How does waiving a player affect the cap?

Discussion in 'The Business of Hockey' started by Riddick, Mar 9, 2006.

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  1. Riddick

    Riddick Registered User

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    Lets use Mogilny as an example. He was waived by NJ, but if he was picked up by another team, NJ would have had to paid half of his remaining contract, right? Ok, lets say thats all fine and good...what happens to NJ and the cap? Does his remaining contract(the part they(NJ) would pay) hit their cap? Or does it just kind of...disappear?
     
  2. Irish Blues

    Irish Blues Worth waiting for :)

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    If Team A waives a player, he no longer counts for the team once he clears waivers or is claimed by another team. If the player's team then uses him in a game (and here's where things are completely unclear) I would believe that he begins to count from the day he once again plays for his team.

    In the case of Mogilny, once New Jersey waived him another team could have picked him (and his contract) up and New Jersey would have incurred no cap hit. But once New Jersey sent Mogilny to the AHL, he would have had to clear recall waivers and that's where the "New Jersey takes half the cap hit if someone claims him" talk starts up. Technically, Malakhov was waived and never designated for assignment so he quit counting once he cleared waivers - so hopefully that answers all of your questions.

    This leaves the whole "player is claimed on recall waivers and later ends up to another team, what happens to the team that lost him on recall waivers" question still unanswered - but with Rico Fata going to Washington, we may get an answer on that shortly.
     
  3. Riddick

    Riddick Registered User

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    Thats pretty much my big question. Im thinking in terms of someone like Yashin, who essentially CANNOT be traded straight up, but for half his salary(3.5mil/year) he becomes hugely more affordable for other teams. It seems to be the best case scenario for someone of his contract length/cost.
     
  4. kdb209

    kdb209 Global Moderator

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    Actually, once Team B claims a player on waivers (or Team A does not remove him from their roster or later reinstates him), he immediately will count against Team B's (or A's) cap - a player claimed has to be added to the active roster - even if he hasn't played a game yet. NHL salaries are paid per day, not per game. If he is on an active NHL roster and is getting paid by a team, he counts against that teams cap.

    One other caveat.

    Normally a player who clears waivers and is removed from the active roster no longer counts against the cap, however there is an exception for a player 35 yo or older who signs a multi year deal - even if he is waived (or retires) he still counts against the teams cap during the second and later years of the contract (unless he is claimed or traded to another team).

    This clause was put in to prevent a team from signing an aging vet to a long term deal that neither expected the player to finish as a way to circumvent the cap.

    This clause affected Mogilney, Malakhov, and Andrechuk this year - actually it will begin to affect them next year.

    Mogilny no longer counts against the Devil's cap this year (since he was waived and removed from the roster and sent down), however, he will count against the Devil's cap next year.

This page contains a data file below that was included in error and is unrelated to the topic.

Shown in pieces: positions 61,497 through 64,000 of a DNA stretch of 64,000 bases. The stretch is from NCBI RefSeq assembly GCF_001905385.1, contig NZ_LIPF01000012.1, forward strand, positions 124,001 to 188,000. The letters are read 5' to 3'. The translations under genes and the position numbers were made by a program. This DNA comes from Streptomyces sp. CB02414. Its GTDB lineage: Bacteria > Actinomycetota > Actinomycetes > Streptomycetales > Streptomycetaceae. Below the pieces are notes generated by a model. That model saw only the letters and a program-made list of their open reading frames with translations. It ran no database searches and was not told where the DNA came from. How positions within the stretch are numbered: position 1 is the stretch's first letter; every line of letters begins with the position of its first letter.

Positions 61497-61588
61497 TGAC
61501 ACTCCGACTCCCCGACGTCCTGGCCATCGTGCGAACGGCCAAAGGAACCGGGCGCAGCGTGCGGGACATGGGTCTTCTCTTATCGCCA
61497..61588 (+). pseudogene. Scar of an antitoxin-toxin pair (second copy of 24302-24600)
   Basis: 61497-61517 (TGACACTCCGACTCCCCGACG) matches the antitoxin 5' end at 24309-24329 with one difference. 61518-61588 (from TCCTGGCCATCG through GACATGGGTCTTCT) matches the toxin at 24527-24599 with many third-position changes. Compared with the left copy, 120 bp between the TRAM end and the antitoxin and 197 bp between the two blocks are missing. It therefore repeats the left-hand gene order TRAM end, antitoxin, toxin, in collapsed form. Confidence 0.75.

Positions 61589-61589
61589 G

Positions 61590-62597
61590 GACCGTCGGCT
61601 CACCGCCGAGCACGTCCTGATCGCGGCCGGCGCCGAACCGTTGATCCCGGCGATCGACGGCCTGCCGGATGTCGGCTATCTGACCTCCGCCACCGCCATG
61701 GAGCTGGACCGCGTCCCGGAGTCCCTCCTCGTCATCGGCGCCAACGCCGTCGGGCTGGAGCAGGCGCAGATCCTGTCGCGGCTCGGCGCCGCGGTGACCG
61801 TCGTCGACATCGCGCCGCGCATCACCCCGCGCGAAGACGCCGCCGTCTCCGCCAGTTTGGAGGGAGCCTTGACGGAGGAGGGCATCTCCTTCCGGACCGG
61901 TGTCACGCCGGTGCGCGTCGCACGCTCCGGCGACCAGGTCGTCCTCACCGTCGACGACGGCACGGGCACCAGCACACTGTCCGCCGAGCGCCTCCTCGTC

5. Irish Blues

    Irish Blues Worth waiting for :)

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    ;) I wasn't going to go into all the details - I had work to do.

    In seriousness though, we need to get this kind of stuff stickied here. This is the 12th time it's been asked.
     
  6. Riddick

    Riddick Registered User

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    yeah, but how much does he start to count against team B's cap? The full value of the contract or the 50% that each team winds up paying? And like i was asking prior, does team A not get any kind of cap hit after team B picks up the player?
     
  7. Hockeymomma

    Hockeymomma Registered User

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    Waivers vs Recallable Waivers

    Use Fata as an example. Pitt first put him on Waivers and he cleared. Pitt then recalled him - since he makes more than 75k in the minors (he has a one way) he was on Recallable Waivers. Atlanta picked him up and as a result they were only responsible for 50% of his remaining salary. Pitt pays the other half. Atlanta then put him back on Waivers and Wash opted to claim and they now only have to pay him at the 50% rate - Pitt is still paying the other 50%.
     
  8. kdb209

    kdb209 Global Moderator

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    It depends on the type of waivers - sending a player down or recalling him back up.

    If Team B claims a player on waivers when being sent down, Team B is responsible for 100% of the salary and cap hit for the remainder of the contract. Team A is completely off the hook.

    If Team B claims a player (earning >$75K in the minors) on recall waivers, both Team A and Team B are responsible for 50% of the salary and 50% of the cap hit for the remainder of the contract.

    The only thing that's uncertain is what happens after recall waivers and Team B sends the player down, recalls him, and he is claimed by Team C. My best guess then is that Team's B & C are each responsible 50% and Team A is off the hook.
     
  9. Irish Blues

    Irish Blues Worth waiting for :)

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    I hate to be the one that does this, but do you have a link to something that says this is the case? (Yes, I'm archiving this stuff for later use.)
     
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